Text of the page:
And, if research and recent neuro-science findings are correct, communicating and influencing is mostly done through our emotional and physical connection with others.
One could say that the quality of work that any one does follows from their ability to listen deeply to what is being asked, engage in conversations to clarify the intended results and then continuously converse as the project unfolds until everyone involved is satisfied.
We speak and listen and respond to others on more of a biological (or energetic) level than on an intellectual, rational, logical basis.
And, fundamental to being an effective communicator (or influencer) is first and foremost understanding AND accepting that no-one listens or engages with us until they feel an emotional biological connection with us – until the ‘click’ happens.
As a leader communicating with your team on zoom, until your team members feel that connection, that ‘click’, with you in their heart and their gut that goes beyond hearing the words and language you use, you will not be able to lead them.
Accepting this fact is vital to our understanding of how leadership works.
How do you make leadership connections virtually?
All the data currently emerging from lockdown points in the direction that no matter how useful virtual collaboration tools have been over the past few months in assisting businesses with their move to remote working, there is still a central human need for people to be in person with each other.
To have the person we are leading and working with to be physically in the same room as us – not just so we can make sure that we are being understood, that agreed actions will be taken – but for our own health, our own wholeness.
We feel whole when we sense the presence, when we energetically feel the resonance of another person – whether we like them or not. Studies have shown the impact of social isolation on the human brain is the same as a war veteran experiencing PTSD.*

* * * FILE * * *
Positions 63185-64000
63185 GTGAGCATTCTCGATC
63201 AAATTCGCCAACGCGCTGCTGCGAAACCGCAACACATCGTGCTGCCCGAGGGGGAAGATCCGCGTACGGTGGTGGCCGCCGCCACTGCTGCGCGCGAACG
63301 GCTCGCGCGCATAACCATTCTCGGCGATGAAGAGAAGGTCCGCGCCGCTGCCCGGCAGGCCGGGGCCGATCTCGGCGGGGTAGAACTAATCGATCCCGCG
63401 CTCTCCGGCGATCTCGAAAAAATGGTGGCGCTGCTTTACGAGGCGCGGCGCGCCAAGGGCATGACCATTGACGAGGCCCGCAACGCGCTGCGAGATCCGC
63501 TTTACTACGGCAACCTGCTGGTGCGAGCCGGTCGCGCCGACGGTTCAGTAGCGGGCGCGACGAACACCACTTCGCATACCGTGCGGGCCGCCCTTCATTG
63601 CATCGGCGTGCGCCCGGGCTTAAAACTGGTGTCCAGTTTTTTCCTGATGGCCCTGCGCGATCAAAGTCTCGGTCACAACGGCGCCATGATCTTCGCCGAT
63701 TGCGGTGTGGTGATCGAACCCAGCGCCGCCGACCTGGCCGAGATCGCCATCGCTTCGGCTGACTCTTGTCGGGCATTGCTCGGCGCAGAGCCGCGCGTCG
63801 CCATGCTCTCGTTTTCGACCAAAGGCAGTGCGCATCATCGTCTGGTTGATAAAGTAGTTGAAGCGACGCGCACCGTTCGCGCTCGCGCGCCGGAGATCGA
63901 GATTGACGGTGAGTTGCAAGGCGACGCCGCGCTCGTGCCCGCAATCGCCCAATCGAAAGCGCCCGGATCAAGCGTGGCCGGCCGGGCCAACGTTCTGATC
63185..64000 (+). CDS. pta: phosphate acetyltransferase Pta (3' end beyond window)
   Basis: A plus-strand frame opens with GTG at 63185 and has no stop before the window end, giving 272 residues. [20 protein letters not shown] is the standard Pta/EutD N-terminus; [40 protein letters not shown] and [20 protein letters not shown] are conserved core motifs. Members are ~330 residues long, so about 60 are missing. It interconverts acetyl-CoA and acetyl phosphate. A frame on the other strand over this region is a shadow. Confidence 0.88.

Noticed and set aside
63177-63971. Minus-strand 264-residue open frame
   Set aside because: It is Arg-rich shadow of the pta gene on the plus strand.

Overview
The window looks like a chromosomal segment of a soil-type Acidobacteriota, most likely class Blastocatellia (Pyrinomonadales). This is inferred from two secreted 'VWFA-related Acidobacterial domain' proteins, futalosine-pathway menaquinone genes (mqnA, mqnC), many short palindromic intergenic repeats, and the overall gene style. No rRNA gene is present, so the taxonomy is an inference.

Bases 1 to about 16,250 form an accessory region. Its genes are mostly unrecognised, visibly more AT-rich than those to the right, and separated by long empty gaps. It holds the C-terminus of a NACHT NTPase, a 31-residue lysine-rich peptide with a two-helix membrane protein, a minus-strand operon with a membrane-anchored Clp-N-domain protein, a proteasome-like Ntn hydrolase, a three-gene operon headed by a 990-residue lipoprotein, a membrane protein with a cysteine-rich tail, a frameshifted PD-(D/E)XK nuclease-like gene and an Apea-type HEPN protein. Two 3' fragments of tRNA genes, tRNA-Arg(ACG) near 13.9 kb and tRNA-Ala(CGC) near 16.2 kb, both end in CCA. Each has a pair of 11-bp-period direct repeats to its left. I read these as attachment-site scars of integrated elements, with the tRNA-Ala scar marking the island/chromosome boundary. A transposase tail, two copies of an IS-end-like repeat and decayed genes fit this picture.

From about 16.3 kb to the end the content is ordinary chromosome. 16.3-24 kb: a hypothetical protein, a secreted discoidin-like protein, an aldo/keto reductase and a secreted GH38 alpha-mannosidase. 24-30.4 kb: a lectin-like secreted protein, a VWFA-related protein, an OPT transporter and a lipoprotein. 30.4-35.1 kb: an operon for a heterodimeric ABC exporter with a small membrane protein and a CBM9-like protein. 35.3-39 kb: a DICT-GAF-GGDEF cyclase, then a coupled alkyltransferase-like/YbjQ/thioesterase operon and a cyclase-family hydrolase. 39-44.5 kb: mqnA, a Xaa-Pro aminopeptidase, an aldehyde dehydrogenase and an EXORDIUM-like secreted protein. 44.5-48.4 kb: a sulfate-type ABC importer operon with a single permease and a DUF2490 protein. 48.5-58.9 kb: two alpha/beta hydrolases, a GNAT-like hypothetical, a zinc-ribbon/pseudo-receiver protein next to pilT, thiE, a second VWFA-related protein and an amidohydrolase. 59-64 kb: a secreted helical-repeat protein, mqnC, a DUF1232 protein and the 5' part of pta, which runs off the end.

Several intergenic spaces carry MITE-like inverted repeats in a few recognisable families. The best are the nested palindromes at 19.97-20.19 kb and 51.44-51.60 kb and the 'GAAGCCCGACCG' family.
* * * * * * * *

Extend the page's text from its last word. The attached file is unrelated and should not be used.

And this need only increases as time passes.
What about the time factor?
Where there is experience of having worked together in person before lockdown, where that emotional and personal connection has already been set up and exists between people, anecdotal evidence shows that this is much more likely to stand a leader in good stead when it comes to leading on zoom.
However, as time ticks on, does that connection diminish or strengthen the longer people are only able to connect virtually?
There is little discourse or feedback available out there that points to a trend in either direction. In our experience, we believe it depends on two things:
- the strength of intent that the people involved choose to hold about maintaining the quality of their relationship connection, and
- what has happened between them, what the quality of dialogue has been and the events that have happened at work during the intervening period since their last in-person meetings.
How do you lead new hires?
Several JMA clients have expanded their businesses and hired remotely during lockdown. They are asking their leaders to make decisions about who will be a good fit for their teams and for their organisations without ever having met them in person before. How easy – or difficult – is it to lead then without that primary embodied experience?
For global multi-cultural companies, this is not a new phenomenon, many have been recruiting people via virtual technology for years. We have also witnessed the rise over the last 20 years of matrix teams set up to work together on projects dispersed across borders and geographies, many of which have achieved success in their endeavours.